the rest falls away.jpgThere’s little room for surprise in the clockwork art that is genre fiction. What is expected of the formula is, after all, the expected. But fiction, good fiction, needs the element of surprise, some bit of plot or character or device that isn’t as expected. It is in the unanticipated, the unforeseen, the unpredicted that talent shines brightest and readers are given something memorable. Debut author Colleen Gleason has neatly sidestepped the issue of triteness with The Rest Falls Away, by stretching and straddling genre boundaries. The result is a story that isn’t strictly a romance or strictly a paranormal or strictly a Regency. It’s a romance without a central love story, a paranormal that never looses sight of the fact that vampires are monsters, and a Regency whose heroine has something besides the ton on her mind. All that makes for a read that surprises.

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Wicked Ties by Shayla Black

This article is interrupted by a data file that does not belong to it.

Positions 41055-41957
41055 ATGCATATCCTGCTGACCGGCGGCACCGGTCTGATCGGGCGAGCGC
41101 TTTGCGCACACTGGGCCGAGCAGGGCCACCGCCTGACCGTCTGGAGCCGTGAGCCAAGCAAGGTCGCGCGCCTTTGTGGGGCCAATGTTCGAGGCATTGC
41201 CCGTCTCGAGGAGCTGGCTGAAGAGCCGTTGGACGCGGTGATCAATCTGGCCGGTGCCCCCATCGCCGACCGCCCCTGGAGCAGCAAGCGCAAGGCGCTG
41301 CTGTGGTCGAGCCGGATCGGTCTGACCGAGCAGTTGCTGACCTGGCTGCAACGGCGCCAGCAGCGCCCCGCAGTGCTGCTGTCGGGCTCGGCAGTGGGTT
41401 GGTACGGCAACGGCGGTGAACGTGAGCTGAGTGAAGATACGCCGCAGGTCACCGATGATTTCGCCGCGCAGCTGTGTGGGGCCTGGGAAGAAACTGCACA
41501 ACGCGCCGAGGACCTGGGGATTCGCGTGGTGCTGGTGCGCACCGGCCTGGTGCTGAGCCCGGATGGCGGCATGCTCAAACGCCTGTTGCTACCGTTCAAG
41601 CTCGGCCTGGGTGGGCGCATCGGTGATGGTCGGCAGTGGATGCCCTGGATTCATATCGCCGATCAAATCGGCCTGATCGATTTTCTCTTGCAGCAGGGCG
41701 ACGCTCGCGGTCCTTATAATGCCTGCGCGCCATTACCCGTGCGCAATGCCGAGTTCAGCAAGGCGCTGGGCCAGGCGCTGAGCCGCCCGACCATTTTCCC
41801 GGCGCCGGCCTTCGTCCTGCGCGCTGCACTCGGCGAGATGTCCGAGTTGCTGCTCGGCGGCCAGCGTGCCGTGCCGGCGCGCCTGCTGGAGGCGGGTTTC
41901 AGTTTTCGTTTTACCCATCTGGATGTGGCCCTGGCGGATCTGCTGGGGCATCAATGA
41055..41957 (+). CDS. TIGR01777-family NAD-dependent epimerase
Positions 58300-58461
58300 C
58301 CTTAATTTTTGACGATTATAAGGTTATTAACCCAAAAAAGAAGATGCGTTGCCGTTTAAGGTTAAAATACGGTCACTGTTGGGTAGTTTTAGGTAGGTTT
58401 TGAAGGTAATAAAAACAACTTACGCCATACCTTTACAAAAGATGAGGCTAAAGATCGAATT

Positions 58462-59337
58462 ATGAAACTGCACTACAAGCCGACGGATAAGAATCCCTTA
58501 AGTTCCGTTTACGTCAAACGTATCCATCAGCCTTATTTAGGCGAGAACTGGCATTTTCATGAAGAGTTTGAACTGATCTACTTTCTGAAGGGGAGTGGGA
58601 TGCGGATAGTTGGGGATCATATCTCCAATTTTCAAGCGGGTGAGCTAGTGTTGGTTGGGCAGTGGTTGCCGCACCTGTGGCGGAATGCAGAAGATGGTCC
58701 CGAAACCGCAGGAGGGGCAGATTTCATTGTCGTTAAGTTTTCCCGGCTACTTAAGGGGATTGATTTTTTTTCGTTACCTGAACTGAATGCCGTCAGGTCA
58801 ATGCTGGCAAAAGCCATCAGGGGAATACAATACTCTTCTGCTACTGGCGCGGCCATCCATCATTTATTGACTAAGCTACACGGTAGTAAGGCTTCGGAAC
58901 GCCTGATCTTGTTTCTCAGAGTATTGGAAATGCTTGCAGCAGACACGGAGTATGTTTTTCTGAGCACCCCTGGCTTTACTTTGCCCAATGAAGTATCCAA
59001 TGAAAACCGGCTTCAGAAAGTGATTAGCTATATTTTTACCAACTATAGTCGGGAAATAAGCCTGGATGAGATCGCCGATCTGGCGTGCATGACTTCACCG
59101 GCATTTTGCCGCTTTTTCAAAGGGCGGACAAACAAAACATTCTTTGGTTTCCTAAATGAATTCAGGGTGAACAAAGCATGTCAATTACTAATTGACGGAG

wicked ties.jpgShayla Black’s Wicked Ties is the most baffling of books, the kind that manages to be greater than the sum of its parts. It isn’t alone in that. There are plenty of books that should be tossed aside and disliked for whatever reason. And yet they aren’t. They can’t be, because somehow they rise above plot issues, or character issues or any number of craft foibles to be compelling and compulsively readable. Likeable…in spite of themselves. Wicked Ties does all that: gives the reader a plot that begs to have its Swiss cheese holes exposed; characters that are archetypes; and a general feeling that the only way to improve the situation is to throw the book against the nearest wall. Any yet throwing the book isn’t an option because valuable reading time would be lost. And for whatever else Wicked Ties is, it’s a book that, once started, demands to be read.